Gilman wrote the story not merely to change one man's view of neurasthenia, but to use the story as a symbol of the oppression of women in a paternalistic society. To begin with, we know the name of the narrator's husband (John), but not her own. She is nearly anonymous; her identity is John's wife. This power imbalance extends to other areas of their relationship. John dominates her, albeit in an ultimately patronizing manner. His strong, practical, and stereotypically masculine nature is skeptical of her seemingly weak, "feminine" disorder (as neurasthenia and other mental illnesses were often categorized), and he, not she, diagnoses her problem and prescribes the cure. When he tells her to exercise self-control over her irritation with him, the effect is ironic; he controls nearly everything about her and even makes her feel ungrateful for not valuing his help enough.

The major function of John's control over her, as with Mitchell's control over Gilman, is his inhibiting her from writing. Though she feels writing would help her recover, as Gilman found, John believes it only saps her strength. He stifles her creativity and intellect and forces her into the domesticated position of a powerless wife. The act of hiding her writing whenever John is around is similar to the way literary women in the 18th-century, and even the late 19th-century (when "The Yellow Wallpaper" was written), had to hide their work from their families; Jane Austen is famous for having written her novels while periodically stowing away the manuscripts in her family's living-room.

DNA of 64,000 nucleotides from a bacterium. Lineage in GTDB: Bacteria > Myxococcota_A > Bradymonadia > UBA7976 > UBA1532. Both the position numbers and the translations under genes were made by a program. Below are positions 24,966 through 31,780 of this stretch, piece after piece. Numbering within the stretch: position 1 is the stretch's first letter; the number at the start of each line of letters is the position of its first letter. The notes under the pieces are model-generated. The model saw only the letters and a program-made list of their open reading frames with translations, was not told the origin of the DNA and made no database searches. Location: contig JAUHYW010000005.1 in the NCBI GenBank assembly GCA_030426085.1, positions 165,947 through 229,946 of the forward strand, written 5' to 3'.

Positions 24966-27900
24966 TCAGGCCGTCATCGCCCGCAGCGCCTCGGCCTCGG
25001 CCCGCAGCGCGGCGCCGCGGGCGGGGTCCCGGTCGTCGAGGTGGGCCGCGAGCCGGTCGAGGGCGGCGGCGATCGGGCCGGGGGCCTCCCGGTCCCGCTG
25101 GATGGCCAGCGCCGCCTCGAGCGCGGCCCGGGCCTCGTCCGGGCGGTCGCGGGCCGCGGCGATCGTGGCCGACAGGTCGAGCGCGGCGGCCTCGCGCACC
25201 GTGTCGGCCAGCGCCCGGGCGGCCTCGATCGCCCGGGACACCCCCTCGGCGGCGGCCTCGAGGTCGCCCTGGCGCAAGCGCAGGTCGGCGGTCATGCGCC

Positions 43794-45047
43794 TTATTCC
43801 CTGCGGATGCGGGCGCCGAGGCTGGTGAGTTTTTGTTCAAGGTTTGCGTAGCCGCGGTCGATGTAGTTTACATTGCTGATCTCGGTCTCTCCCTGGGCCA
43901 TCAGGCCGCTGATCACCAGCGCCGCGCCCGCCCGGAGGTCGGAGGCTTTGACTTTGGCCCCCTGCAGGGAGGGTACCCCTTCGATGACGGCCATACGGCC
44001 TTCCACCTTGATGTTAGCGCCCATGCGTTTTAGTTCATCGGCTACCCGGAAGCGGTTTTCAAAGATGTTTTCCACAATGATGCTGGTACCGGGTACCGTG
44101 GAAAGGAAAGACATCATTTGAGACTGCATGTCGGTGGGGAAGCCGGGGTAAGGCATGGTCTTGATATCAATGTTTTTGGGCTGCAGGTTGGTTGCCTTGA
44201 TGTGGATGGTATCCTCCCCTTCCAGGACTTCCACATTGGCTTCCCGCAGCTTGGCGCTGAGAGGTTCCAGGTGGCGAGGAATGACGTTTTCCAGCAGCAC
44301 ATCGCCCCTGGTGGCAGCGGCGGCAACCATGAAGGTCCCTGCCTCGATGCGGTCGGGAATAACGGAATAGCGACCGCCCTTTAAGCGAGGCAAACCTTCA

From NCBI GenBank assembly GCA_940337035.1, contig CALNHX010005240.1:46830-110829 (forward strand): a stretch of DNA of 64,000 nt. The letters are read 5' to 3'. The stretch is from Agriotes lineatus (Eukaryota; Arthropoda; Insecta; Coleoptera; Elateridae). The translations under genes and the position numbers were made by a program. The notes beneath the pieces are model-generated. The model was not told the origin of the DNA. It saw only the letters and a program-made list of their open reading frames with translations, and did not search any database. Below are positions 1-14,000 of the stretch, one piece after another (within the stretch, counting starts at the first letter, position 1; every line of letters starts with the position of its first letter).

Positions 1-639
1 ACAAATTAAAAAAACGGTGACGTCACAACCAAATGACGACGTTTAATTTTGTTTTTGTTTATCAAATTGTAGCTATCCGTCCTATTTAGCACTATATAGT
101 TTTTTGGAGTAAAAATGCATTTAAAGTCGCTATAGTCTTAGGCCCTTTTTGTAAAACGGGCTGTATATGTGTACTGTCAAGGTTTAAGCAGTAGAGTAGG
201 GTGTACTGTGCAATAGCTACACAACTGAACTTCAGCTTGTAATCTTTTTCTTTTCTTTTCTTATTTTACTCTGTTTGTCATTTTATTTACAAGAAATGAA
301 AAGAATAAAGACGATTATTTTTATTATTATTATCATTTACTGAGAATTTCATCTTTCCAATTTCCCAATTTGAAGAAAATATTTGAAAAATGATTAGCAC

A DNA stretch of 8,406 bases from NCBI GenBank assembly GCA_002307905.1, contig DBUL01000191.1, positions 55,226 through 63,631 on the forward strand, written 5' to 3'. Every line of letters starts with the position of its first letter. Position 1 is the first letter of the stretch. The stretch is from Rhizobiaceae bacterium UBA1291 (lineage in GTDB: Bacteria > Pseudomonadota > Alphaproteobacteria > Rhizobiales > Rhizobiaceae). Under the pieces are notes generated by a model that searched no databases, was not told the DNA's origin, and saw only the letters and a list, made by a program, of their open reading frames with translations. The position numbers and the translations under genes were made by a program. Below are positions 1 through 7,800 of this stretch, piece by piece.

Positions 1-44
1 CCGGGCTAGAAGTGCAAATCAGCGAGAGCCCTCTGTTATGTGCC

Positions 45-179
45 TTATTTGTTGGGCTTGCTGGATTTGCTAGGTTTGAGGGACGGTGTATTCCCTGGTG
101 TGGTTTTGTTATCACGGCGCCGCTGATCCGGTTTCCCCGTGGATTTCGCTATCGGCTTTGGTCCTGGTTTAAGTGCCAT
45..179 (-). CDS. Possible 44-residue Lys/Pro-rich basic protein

The narrator is imprisoned, unable to exercise dominion over her mind, and the structure of the house and its surroundings bears this out: "...there are hedges and walls and gates that lock, and lots of separate little houses for the gardeners and people...I never saw such a garden - large and shady, full of box-bordered paths..." Everything is separated and divided, boxed in, and locked like a prison, much as she is held captive in her room. In fact, the house itself seems designed for men; larger-than-life mansions are typically symbols of masculine aggression and competitiveness, while its being a "hereditary estate" reminds us it was probably passed down to men in the family.

Notably, the narrator wanted the more stereotypically feminine room, one that "opened on the piazza," with "roses all over the window, and such pretty old-fashioned chintz hangings!" Despite the airiness of her shared room with John, the barred windows symbolize her imprisonment. That the room may have been a former nursery is more important; she is forced into a helpless, infantile position with John as her caretaker.

In a motif that will assume more importance later in the story, she finds something strange on a "moonlit evening." Night is typically viewed in literature as an escape from the conscious order of the daytime; at night the subconscious runs wild with dreams. Moreover, the moon frequently symbolizes female intuition and sensitivity. Sunshine dominates the nursery during the day, much as John dominates the narrator during the day as he gives her "a schedule prescription for each hour in the day." Thus, sunshine is associated with ordered, masculine oppression, while the night seems to liberate the narrator in some form.

Sunshine is also equated with the yellow wallpaper, which is "faded by the slow-turning sunlight." The "sickly sulphur tint" of wallpaper is also associated with illness. The title of the story clearly indicates that the wallpaper will grow more important, and Gilman hints that the chaos of the wallpaper's pattern will have something to do with the story. For now, we can assume that the chaos has some association with the narrator's seemingly disordered mind. So far she is quite sane, but her narrative style of short sentences that move from topic to topic is similar to the wallpaper's pattern of curves that "plunge off at outrageous angles, destroy themselves in unheard of contradictions." Note, too, that the wallpaper has been stripped off in two parts of the room, a fact that suggests an internal struggle or conflict: perhaps something is trying to break free.